I want to get to issues of accountability. We have talked about various types of delays, but there is one particular accountability issue that the Committee needs to be aware of. It is only when we get accountability that we will get people to buy in to any proposed increase in fees.
The BASC represents quite a number of firearms dealers who are what we call trade members. In January 2012, I attended a meeting of two of our firearms dealers and the head of firearms branch and his senior explosives licensing liaison officer. The agenda for the meeting was quite straightforward and simple. One of those dealers wanted to increase his holding of explosives. "Explosives" really translates as reloading powder. Someone like me or David could go along and buy a tub of powder and load our own ammunition. That is all legal and above board, and it is all papered up.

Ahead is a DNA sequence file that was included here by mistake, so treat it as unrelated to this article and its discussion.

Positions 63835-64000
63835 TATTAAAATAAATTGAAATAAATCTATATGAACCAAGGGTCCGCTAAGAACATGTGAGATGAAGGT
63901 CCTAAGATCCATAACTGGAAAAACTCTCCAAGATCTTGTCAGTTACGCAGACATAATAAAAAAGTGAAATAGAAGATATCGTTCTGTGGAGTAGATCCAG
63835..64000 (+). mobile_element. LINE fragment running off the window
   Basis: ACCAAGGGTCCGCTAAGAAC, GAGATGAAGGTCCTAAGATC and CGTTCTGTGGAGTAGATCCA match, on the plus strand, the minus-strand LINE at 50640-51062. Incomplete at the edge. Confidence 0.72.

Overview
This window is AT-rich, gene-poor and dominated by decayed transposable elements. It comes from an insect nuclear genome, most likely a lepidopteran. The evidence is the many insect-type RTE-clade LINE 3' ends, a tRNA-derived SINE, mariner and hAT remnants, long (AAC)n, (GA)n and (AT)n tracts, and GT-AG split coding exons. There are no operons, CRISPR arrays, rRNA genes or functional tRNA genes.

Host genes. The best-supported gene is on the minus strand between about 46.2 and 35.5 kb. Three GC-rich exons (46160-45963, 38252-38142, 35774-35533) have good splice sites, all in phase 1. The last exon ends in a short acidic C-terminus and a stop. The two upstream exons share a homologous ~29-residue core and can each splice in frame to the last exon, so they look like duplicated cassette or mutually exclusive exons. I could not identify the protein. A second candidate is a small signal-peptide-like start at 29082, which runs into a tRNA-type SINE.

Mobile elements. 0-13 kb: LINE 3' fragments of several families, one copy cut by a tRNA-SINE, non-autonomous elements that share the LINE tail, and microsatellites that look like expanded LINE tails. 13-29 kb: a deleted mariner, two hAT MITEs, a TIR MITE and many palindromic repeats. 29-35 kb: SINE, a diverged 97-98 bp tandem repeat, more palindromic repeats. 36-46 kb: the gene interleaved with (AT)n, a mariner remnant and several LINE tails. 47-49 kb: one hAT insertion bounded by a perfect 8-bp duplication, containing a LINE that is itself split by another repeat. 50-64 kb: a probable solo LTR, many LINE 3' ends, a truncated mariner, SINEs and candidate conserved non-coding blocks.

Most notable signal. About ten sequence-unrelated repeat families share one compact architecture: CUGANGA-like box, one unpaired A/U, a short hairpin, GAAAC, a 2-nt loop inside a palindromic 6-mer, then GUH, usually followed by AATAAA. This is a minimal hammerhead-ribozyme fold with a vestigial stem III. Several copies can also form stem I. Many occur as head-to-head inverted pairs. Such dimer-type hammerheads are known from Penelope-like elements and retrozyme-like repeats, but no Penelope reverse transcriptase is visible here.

The legislation dealing with that is the Manufacture and Storage of Explosives Regulations (Northern Ireland) 2006. That sets out the separation distances in table format — at table 8, I think. I do not want to get too technical here, but a dealer could have his own property, a house and a store. The regulations lay down the distances at which he can store x amount of powder. Again without getting too technical, that distance is stated in the table as 30 metres. However, there is a line that states:
"The separation distance referred to in paragraph (4) is that which is equal to half the relevant separation distance".